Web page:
In general, I am not a black and white thinker. I am not always keen on labels and categories. But there are a few labels that I have found useful for understanding myself and how I can live with a little more ease and comfort.
The first label that turned my life around was “perfectionist”. I resisted the label for a long time, because surely if I was a perfectionist, I would be… better? But once I realised that being a perfectionist was pretty much nothing to do with being perfect (it took until I was 26, but I got there in the end), I also clicked that it was pretty much me to a t. And once I accepted the label, I found it easier to figure out why I was struggling, and what I could do to make things a little better. It’s a work in progress, absolutely, but then again, most things are.
The label “introvert” was a lot easier to get my head around. I am an introvert, and pretty much always have been. When I was young, it was often painted as “shy”, but that’s not really it. I just take a little while to warm up to new situations sometimes. And when the shit hits the fan, I prefer time and space alone (or with just The Engineer or my family) to regroup and recharge.
Before The Engineer’s Baby arrived, I knew that my perfectionism was going to be a problem. Because honestly, there is no way to be the perfect parent, and very few things go perfectly with an infant. I was prepared. There have been (MANY) challenges along the way, but I’ve generally understood a bit of the why and a bit about how to get through them.
But until I read this article yesterday, I truly didn’t make the connection that being an introvert was part of the challenge of parenting for me. I am honestly surprised that it took me nearly eleven months to click, because it is so bloody obvious. But here we are, proof that it did.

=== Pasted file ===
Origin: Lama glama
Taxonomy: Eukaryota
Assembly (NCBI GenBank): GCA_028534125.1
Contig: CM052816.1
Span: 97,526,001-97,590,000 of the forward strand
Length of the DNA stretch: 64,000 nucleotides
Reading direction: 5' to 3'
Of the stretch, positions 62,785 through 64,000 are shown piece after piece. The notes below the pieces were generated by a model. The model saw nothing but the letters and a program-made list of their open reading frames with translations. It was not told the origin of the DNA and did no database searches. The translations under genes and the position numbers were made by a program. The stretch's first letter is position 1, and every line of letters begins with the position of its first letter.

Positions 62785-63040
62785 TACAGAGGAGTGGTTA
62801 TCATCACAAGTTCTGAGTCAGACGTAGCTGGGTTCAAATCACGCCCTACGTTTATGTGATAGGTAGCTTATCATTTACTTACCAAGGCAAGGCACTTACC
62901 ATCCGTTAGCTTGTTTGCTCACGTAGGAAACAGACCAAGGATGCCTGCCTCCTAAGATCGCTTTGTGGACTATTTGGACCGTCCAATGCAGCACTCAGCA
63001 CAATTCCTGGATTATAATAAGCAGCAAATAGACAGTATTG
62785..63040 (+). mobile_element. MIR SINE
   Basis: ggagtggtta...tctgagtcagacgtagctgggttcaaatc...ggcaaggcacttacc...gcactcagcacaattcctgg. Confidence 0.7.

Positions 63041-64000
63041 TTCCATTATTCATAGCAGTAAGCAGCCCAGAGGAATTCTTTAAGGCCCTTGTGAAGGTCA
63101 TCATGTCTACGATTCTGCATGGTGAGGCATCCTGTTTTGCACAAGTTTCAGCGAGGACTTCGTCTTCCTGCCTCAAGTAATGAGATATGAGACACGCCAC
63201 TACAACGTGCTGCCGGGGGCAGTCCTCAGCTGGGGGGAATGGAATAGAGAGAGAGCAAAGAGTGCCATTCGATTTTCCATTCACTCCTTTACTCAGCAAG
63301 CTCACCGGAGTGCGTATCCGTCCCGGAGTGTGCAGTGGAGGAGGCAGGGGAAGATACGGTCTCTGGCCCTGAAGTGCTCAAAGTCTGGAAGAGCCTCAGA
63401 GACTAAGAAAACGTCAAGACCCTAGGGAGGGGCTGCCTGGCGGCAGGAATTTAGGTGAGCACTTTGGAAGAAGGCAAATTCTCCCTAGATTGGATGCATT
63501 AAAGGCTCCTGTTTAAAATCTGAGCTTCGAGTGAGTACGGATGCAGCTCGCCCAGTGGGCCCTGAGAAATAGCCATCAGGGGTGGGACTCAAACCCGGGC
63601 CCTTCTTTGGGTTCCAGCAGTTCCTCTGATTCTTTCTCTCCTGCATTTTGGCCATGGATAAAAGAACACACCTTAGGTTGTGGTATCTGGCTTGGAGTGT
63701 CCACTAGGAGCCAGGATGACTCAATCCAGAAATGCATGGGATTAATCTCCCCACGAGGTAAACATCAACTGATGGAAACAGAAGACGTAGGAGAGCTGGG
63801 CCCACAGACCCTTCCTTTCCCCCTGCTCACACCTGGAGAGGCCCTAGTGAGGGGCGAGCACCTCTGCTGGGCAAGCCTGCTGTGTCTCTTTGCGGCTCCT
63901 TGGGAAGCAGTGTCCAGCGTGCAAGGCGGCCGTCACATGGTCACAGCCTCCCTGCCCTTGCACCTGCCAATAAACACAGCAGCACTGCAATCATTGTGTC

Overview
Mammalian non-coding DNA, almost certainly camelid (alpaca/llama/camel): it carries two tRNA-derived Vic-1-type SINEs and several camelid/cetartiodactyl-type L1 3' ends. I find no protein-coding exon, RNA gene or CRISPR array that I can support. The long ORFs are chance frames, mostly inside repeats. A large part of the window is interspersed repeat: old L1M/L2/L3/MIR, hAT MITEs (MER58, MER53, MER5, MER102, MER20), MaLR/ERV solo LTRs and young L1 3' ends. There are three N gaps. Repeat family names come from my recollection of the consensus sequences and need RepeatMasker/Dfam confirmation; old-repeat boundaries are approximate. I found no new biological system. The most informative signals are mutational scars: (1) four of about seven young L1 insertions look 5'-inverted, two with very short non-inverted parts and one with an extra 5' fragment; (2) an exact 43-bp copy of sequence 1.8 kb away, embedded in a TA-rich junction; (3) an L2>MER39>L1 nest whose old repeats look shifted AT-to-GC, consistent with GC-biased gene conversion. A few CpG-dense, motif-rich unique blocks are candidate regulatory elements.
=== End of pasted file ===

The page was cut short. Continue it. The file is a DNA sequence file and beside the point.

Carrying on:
When you’re an introvert and you become a parent, your body goes through a little shock. Suddenly, you have very little alone time. Sure, your new baby is not talking to you — and at times, not making much noise at all. But let’s face it: You are never truly alone from the moment your first child is born.
This quote jumped out at me. I knew I was feeling touched out (particularly early on). I knew that most parents wanted a break from time to time (because, duh!). But I hadn’t completely realised just how little alone time I get. My little dot is not a great independent sleeper in the day. She still breastfeeds frequently. So even when I do get a little break, you’d best believe she’s pretty close to the top of my mind. And I need physical and mental alone time to really recharge. (I also need sleep, but that’s a whole different story).
And then there was this:
1. Avoid beating yourself up for craving (or enjoying) time away from your littles. My favorite time of day is after the kids are tucked in bed — and most introverts I know feel the same way. I love my kids. I really do. But I love the downtime I have after they are sound asleep. If you’re an introverted parent, you will find yourself wanting for more alone time… and that is OK. Nothing to lose your “Good Parent” badge over.
If the lack of recharging wasn’t challenge enough, there was the guilt about wanting it (Hello again Perfectionism!) As much as I know it’s normal to want and need a break, there’s a little naggy voice in there that says “but if you were a GOOD mum, you’d love spending this time with her…”
This perfect storm of perfectionism and introversion is my biggest struggle as a parent (so far!) But I am feeling really great about it. Because now I know. I realise. I know from experience that this realisation is not enough to make the challenge disappear. But I also know that it’s a first step. And the more I am aware and accepting of my “labels”, the more I am able to find some strategies to create a life that works with them, rather than against them.